Palace Cobra: A Fighter Pilot in the Vietnam Air War

Գրքի շապիկի երեսը
Macmillan, 04 ապր, 2006 թ. - 248 էջ
Palace Cobra picks up where Ed Rasimus's critically acclaimed When Thunder Rolled left off. Now he's flying the F-4 Phantom and the attitude is still there.
In the waning days of the Vietnam War, Rasimus and his fellow pilots were determined that they were not going be the last to die in a conflict their country had abandoned. They were young fighter pilots fresh from training and experienced aviators who came back to the war again and again, not for patriotism, but for the adrenaline rush of combat. From the bathhouses and barrooms to the prison camps of North Vietnam, this is a gripping combat memoir by a veteran fighter pilot who experienced it all.
The wry cynicism of a combat aviator will give readers insights into the Vietnam experience that haven't been available before, and the heart-stopping action will keep readers turning the pages all night.
 

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LibraryThing Review

Հաճախորդի կարծիքը  - Shrike58 - LibraryThing

I thought that the author's "When Thunder Rolled" was one of the best Vietnam tour-of-duty memoirs I had read and this follow up where Rasimus relates his late-war service in 1971-1972 is a worthy ... Read full review

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Palace Cobra
7
Sweet Home Korat
31
Linebacker Draft Choice
68
Downtown
85
Baht Chains and Buddhas
106
Mixed Messages
120
Pausing Again
140
Freedom Deal
179
Wolfs and Laredos and Tigers Oh My
206
Win Lose or Draw?
224
Linebacker II Losses
239
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Հեղինակի մասին (2006)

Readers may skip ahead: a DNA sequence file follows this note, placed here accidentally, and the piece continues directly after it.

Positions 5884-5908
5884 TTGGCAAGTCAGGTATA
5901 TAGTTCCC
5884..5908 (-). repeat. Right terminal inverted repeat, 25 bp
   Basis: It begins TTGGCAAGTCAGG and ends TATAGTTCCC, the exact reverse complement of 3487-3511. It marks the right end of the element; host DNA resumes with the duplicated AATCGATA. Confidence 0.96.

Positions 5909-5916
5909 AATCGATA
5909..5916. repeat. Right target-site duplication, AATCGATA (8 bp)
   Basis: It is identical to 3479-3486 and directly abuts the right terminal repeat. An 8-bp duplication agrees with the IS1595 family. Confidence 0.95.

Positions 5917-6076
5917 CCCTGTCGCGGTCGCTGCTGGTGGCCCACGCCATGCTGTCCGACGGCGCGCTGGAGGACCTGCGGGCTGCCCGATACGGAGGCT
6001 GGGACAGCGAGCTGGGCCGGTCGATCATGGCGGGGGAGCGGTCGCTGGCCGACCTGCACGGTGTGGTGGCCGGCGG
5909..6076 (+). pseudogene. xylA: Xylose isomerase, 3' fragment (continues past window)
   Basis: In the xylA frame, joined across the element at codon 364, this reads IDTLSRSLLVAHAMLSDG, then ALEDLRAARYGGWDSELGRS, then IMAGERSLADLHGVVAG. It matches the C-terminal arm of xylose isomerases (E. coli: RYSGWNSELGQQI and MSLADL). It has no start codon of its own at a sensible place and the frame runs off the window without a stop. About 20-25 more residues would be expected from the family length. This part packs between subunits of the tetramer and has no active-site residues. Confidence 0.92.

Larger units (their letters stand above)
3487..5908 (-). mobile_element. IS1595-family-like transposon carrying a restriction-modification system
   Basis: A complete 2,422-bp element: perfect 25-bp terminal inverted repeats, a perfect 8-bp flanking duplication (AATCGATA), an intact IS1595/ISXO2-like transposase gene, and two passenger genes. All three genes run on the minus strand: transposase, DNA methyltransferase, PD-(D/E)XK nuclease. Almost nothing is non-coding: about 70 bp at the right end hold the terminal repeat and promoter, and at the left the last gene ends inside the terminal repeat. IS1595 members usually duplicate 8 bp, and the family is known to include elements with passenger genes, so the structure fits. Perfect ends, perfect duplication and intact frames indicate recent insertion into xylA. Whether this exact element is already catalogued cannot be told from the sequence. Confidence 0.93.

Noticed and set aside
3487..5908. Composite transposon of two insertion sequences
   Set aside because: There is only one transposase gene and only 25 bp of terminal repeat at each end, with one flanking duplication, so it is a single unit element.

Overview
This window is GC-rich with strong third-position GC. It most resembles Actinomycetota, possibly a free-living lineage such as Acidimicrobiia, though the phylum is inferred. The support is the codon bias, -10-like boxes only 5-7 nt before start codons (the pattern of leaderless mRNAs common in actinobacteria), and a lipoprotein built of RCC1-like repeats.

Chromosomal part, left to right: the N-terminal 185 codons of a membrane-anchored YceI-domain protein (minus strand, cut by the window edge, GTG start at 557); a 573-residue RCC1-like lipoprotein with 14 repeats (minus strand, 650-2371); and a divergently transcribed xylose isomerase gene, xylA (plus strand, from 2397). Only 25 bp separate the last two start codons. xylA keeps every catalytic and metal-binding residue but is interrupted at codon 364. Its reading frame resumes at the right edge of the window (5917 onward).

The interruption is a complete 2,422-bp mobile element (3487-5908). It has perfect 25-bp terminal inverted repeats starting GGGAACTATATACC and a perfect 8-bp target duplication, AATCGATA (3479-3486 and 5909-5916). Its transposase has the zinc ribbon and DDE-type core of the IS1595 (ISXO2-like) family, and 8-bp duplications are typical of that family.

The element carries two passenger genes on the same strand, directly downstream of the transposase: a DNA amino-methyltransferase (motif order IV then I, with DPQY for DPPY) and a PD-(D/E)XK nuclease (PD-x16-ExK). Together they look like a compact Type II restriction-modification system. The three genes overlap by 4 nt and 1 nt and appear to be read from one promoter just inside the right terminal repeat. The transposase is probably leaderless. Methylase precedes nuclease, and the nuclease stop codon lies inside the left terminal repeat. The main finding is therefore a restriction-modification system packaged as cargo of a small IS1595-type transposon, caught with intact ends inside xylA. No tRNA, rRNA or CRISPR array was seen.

Ed Rasimus is a graduate of Chicago’s Illinois Institute of Technology with a degree in political science, as well as a master’s in political science from Auburn University and a master’s in international relations from Troy State. As a pilot in the Vietnam War, Ed volunteered for two tours of combat duty (1966, 1972) and flew more than 250 combat missions in the fastest, most awesome jets of the period: the F-105 Thunderchief and F-4 Phantom. In the process he earned the Silver Star, the Distinguished Flying Cross five times, as well as the Air Medal with nineteen oak leaf clusters and an array of battle ribbons and awards. Since leaving the Air Force, he’s worked for a major aerospace contractor on the development of the next generation of tactical aircraft as well as written extensively for computer magazines, with a weekly column in several publications and hundreds of software reviews. Rasimus taught political science in Colorado for several years and has spoken on the Vietnam air war at the U.S. Air Force Academy, the National Museum of the USAF, as well as colleges and libraries across the country. He lives in North Texas, where he continues to write and is currently researching a history of the incorporation of women into the tactical flying and fighting profession.

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